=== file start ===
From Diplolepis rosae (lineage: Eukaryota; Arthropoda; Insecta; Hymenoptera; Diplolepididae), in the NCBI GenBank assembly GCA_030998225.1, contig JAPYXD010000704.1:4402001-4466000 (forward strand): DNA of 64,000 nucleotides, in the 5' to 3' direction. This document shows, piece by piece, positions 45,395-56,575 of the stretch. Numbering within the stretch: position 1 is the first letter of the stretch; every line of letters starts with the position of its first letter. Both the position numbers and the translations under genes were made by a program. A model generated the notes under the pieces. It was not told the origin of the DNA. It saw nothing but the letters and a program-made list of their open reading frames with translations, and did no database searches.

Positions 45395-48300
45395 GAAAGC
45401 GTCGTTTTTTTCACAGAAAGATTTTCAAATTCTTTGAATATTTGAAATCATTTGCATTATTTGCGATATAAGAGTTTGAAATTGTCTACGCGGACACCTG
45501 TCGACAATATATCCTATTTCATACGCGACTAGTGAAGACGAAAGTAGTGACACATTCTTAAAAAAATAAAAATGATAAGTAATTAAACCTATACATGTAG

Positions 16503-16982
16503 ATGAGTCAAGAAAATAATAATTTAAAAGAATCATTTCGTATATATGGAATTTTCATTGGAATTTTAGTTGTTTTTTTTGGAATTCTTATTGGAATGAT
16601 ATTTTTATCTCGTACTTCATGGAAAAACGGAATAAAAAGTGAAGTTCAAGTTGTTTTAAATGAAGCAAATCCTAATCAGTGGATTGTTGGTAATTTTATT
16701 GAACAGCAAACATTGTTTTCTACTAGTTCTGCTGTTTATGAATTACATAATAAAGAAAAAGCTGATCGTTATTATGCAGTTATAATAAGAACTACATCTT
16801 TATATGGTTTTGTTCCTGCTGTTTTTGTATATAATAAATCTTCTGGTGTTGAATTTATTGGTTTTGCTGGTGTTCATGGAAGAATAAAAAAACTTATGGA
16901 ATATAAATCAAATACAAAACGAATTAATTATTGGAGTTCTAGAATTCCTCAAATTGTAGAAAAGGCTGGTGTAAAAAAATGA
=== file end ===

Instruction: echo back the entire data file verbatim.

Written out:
From Diplolepis rosae (lineage: Eukaryota; Arthropoda; Insecta; Hymenoptera; Diplolepididae), in the NCBI GenBank assembly GCA_030998225.1, contig JAPYXD010000704.1:4402001-4466000 (forward strand): DNA of 64,000 nucleotides, in the 5' to 3' direction. This document shows, piece by piece, positions 45,395-56,575 of the stretch. Numbering within the stretch: position 1 is the first letter of the stretch; every line of letters starts with the position of its first letter. Both the position numbers and the translations under genes were made by a program. A model generated the notes under the pieces. It was not told the origin of the DNA. It saw nothing but the letters and a program-made list of their open reading frames with translations, and did no database searches.

Positions 45395-48300
45395 GAAAGC
45401 GTCGTTTTTTTCACAGAAAGATTTTCAAATTCTTTGAATATTTGAAATCATTTGCATTATTTGCGATATAAGAGTTTGAAATTGTCTACGCGGACACCTG
45501 TCGACAATATATCCTATTTCATACGCGACTAGTGAAGACGAAAGTAGTGACACATTCTTAAAAAAATAAAAATGATAAGTAATTAAACCTATACATGTAG

Positions 16503-16982
16503 ATGAGTCAAGAAAATAATAATTTAAAAGAATCATTTCGTATATATGGAATTTTCATTGGAATTTTAGTTGTTTTTTTTGGAATTCTTATTGGAATGAT
16601 ATTTTTATCTCGTACTTCATGGAAAAACGGAATAAAAAGTGAAGTTCAAGTTGTTTTAAATGAAGCAAATCCTAATCAGTGGATTGTTGGTAATTTTATT
16701 GAACAGCAAACATTGTTTTCTACTAGTTCTGCTGTTTATGAATTACATAATAAAGAAAAAGCTGATCGTTATTATGCAGTTATAATAAGAACTACATCTT
16801 TATATGGTTTTGTTCCTGCTGTTTTTGTATATAATAAATCTTCTGGTGTTGAATTTATTGGTTTTGCTGGTGTTCATGGAAGAATAAAAAAACTTATGGA
16901 ATATAAATCAAATACAAAACGAATTAATTATTGGAGTTCTAGAATTCCTCAAATTGTAGAAAAGGCTGGTGTAAAAAAATGA